PORT OF SPAIN, Trinidad and Tobago, December 9, 2019 (CMC) — National Security Minister, Stuart Young, last Thursday, announced that the government will be rolling out a new TT$100 bill.
Young said the replacement TT$100 note will be harder to counterfeit, and would also undermine the use of stored cash to fund criminal activity.
He added that the new polymer note would aid in the fight against crime, preventing money laundering, counterfeiting and drug deals.
The new bill is currently displayed on the Central Bank website, will be at the twin-island state’s banks today, and be available to the public tomorrow — as opposed to the usual 30-day period for new bills.
Members of the Muslim community have issued a call to the government to reconsider the decision to implement the new TT$100 note.
According to Imtiaz Ali, the public relations officer of Muslims of T&T, members of the community are concerned that the change will adversely affect Muslims, who don’t use the banking system.
“Many Muslims do not use the current banking system, due to the Quranic prohibition of charging interest. They save their money otherwise. How will they be treated at the commercial banks when they attempt to change their legally-earned money?” asked Ali.
He also said the change would adversely affect small businessmen and taxi drivers, who do not use banks to house their money.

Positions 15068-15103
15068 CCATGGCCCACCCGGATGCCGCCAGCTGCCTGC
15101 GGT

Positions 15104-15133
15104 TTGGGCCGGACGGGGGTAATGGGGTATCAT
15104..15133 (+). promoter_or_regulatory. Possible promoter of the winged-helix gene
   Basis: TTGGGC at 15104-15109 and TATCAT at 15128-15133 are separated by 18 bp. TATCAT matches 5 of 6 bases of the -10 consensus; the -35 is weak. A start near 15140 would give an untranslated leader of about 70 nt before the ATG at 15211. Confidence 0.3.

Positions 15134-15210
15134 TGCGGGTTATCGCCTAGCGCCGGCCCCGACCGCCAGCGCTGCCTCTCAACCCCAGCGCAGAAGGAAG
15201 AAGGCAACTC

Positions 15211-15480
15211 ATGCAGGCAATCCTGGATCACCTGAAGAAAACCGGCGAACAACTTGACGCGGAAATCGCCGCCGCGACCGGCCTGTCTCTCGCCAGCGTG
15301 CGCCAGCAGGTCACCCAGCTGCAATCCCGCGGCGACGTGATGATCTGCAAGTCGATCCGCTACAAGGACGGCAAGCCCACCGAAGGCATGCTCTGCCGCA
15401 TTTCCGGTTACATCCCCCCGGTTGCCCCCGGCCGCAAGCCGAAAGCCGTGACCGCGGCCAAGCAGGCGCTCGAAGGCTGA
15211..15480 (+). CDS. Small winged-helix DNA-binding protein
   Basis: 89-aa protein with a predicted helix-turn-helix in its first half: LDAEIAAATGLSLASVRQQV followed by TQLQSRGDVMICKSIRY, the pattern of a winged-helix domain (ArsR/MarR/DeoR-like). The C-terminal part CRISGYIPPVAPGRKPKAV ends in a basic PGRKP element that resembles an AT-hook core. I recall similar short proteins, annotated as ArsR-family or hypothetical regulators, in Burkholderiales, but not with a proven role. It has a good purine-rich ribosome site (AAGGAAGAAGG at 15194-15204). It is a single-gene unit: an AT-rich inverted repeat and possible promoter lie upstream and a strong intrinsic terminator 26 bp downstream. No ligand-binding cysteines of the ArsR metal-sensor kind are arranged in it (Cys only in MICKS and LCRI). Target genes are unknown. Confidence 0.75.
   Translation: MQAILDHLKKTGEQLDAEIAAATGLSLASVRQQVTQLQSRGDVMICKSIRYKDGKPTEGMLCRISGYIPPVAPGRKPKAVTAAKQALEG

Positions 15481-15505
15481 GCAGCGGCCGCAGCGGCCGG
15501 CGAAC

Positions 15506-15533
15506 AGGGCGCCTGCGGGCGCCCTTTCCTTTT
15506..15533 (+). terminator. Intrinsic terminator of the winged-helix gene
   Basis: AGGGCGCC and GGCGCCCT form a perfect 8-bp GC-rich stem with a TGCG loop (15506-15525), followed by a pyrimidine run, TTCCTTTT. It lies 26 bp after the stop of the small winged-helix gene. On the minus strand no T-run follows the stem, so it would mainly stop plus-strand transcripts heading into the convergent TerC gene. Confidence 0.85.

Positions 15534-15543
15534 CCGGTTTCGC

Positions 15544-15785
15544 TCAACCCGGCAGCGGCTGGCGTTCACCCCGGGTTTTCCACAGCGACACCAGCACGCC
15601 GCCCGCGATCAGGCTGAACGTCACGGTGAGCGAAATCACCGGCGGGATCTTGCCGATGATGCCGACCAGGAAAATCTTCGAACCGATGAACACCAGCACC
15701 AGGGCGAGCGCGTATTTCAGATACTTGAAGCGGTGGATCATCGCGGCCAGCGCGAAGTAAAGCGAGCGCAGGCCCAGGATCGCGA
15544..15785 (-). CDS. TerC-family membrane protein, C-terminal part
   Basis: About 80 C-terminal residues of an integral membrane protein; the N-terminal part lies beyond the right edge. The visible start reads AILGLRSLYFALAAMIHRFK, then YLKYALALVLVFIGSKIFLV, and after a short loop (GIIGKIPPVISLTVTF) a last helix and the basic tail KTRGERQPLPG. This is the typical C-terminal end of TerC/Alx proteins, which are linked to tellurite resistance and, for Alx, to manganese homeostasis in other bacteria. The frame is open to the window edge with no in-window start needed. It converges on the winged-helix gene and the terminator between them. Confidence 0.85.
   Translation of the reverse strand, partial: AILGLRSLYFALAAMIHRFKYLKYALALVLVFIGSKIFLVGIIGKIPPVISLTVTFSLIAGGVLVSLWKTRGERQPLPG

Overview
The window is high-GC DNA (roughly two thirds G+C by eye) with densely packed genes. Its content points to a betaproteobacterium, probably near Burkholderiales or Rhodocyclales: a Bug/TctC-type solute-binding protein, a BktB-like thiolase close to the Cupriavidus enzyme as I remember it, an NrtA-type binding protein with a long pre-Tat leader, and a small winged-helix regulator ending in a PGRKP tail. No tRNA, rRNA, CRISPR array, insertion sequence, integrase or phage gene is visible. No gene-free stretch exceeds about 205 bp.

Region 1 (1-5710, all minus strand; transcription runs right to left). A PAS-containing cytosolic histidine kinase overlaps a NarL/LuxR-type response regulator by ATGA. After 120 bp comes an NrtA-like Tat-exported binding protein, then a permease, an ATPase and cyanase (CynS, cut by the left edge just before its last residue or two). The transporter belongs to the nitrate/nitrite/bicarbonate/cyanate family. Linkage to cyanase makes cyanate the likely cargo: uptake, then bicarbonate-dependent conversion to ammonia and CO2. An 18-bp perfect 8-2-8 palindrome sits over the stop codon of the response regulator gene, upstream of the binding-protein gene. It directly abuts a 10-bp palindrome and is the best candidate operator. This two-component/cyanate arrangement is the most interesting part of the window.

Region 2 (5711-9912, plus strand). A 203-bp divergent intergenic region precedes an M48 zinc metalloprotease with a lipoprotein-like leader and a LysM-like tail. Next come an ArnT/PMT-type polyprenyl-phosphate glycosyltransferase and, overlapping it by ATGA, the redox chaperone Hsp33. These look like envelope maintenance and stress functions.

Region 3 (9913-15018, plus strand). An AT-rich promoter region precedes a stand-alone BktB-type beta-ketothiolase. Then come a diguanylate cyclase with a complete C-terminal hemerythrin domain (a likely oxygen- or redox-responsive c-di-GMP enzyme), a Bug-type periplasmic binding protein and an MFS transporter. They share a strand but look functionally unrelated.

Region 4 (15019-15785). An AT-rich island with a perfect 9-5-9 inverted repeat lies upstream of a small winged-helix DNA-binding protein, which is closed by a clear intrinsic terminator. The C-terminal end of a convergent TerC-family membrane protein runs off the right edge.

Ali also raised concerns about Muslims, who had been saving money to travel to Hajj – the annual Islamic pilgrimage to Mecca – and questioned if the change would create complications for them.
Meanwhile, the public is being assured that there will be no disruption to their business and personal transactions with the introduction of the new polymer note .
The Bankers Association of Trinidad and Tobago (BATT), last Friday, assured that the changeover from the existing paper note in circulation would see a smooth period of transition.
BATT, which said it is in full support of the change, hailed the move as a strategic development to improve the security features of the note.
The association pointed to benefits in upgrading the note that would protect against forgery, and to facilitate its use by the visually-impaired.
BATT President, Karen Darbasie, welcomed the design upgrade, saying it was in keeping with international best practice.
“The durability and robust security features of the new note are aligned to best practice in global currency design,” she pointed out.